Bright Signs Peek Through A Murky Housing Market Sky

The Great Recession and real estate market collapse will always be linked. Just as the real estate crash of a few years ago has been primarily blamed for the economic downturn that followed, the housing market now is being closely monitored for signs of a recovery that could lead to wider economic growth.

If statistics released by the National Association of Realtors (NAR) are any 
indication, the future of that cause-and-
effect relationship remains uncertain.

Home sales statistics released by NAR in December show a housing market that is still struggling to find its legs. According to NAR, existing home sales declined for the second consecutive month in October 2013, to a seasonally adjusted 5.12 million from 5.29 million the month before. This is primarily due to a limited supply of 
homes and financing, indicating that sellers and lenders still have not regained confidence.

But there is some cause for optimism. While home sales fell, they remained 6 percent higher than October 2012. At $199,500, the median home price is also up 12.8 percent from the same time in 2012, representing the 11th consecutive month of double-digit, year-over-year increases in that category. 

More relevant to electrical contractors, NAR has also released some statistics concerning the preferences of buyers. While the home sales market may not be strong, once buyers make a purchase, they are inclined to invest in home improvements, and many of those improvements may involve electrical work.

According to NAR’s November 2013 “Profile of Home Buyers and Sellers,” many buyers choose new homes to avoid renovations or repairs. However, new home sales make up only 16 percent of homes that are sold. When considering a home purchase, heating and cooling costs are important for the overwhelming majority of buyers (85 percent). Central air conditioning is the most important feature of a home.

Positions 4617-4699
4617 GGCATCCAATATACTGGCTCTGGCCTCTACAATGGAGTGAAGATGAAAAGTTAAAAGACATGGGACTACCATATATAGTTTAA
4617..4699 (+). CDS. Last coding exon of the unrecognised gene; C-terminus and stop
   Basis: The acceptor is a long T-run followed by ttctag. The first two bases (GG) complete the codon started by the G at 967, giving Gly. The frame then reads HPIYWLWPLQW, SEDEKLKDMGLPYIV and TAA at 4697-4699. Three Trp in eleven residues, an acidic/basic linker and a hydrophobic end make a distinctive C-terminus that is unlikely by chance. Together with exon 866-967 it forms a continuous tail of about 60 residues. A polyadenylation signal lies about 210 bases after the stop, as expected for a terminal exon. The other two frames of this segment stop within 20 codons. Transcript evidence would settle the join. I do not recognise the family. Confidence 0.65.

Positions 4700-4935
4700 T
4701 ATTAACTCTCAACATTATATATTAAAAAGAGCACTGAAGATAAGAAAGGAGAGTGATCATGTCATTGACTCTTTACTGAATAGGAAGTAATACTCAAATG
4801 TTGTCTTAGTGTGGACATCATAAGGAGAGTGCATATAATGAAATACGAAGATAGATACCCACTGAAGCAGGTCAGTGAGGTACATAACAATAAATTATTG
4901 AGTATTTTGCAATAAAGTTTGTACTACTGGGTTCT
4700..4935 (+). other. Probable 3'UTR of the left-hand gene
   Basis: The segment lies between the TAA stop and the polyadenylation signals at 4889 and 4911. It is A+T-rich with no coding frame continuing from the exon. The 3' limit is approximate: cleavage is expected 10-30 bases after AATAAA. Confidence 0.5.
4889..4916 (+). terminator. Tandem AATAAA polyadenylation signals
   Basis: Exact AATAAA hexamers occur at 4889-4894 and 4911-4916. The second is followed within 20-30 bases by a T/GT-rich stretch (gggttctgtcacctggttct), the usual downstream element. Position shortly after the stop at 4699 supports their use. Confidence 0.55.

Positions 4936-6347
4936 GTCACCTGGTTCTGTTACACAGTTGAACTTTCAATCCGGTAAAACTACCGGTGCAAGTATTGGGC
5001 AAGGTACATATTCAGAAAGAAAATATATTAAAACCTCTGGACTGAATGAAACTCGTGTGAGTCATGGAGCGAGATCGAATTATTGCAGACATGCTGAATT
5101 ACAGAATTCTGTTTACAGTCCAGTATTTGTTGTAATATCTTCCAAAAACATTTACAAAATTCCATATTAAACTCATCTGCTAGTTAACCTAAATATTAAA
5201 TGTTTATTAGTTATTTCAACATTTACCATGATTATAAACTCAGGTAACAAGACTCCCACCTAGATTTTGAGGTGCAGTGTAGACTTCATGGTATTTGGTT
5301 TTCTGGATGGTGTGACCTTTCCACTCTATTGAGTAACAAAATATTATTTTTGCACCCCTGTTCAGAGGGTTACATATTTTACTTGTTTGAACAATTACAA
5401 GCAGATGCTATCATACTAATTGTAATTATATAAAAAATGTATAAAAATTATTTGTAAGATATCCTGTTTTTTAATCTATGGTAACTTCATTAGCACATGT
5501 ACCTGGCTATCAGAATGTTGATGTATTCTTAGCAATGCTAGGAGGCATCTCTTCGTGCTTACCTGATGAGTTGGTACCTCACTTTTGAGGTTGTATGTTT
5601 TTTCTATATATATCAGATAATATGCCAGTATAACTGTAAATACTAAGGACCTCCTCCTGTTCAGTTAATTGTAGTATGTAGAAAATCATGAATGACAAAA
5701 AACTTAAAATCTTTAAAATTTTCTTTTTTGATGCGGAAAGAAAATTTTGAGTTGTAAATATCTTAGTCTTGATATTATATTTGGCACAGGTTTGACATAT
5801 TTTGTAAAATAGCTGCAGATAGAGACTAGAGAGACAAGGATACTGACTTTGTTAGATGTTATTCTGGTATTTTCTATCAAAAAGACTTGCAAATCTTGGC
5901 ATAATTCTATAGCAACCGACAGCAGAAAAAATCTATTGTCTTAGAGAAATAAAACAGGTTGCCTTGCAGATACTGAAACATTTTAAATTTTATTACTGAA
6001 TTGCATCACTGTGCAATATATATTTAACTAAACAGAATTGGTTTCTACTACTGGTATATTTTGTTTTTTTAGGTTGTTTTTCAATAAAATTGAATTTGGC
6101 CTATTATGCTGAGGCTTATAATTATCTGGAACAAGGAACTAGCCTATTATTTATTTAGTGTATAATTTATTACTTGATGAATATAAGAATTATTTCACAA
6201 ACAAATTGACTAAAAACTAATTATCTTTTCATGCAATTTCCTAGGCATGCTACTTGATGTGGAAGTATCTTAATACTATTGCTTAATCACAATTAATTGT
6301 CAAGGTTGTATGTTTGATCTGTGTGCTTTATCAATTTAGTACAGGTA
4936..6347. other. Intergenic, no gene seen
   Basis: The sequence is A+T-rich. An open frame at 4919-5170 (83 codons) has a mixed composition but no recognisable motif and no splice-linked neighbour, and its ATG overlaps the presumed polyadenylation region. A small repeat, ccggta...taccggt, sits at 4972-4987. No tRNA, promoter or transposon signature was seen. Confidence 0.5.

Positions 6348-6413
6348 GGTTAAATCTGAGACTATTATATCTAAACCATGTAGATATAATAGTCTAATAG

In a similar survey released in March of 2013, NAR found that, within three months of a home purchase, 53 percent of buyers started a home improvement project, spending typically about $4,550. The most common improvement project is a kitchen remodel, followed by bathrooms. Of those who made these improvements, 41 percent added or replaced lighting, and 37 added or replaced appliances.

Turn to page 30 for more on this year’s construction outlook.

About the Author

Rick Laezman

Freelance Writer

Rick Laezman is a Los Angeles-based freelance writer who has been covering renewable power for more than 10 years. He may be reached at

Stay Informed Join our Newsletter

Having trouble finding time to sit down with the latest issue of
ELECTRICAL CONTRACTOR? Don't worry, we'll come to you.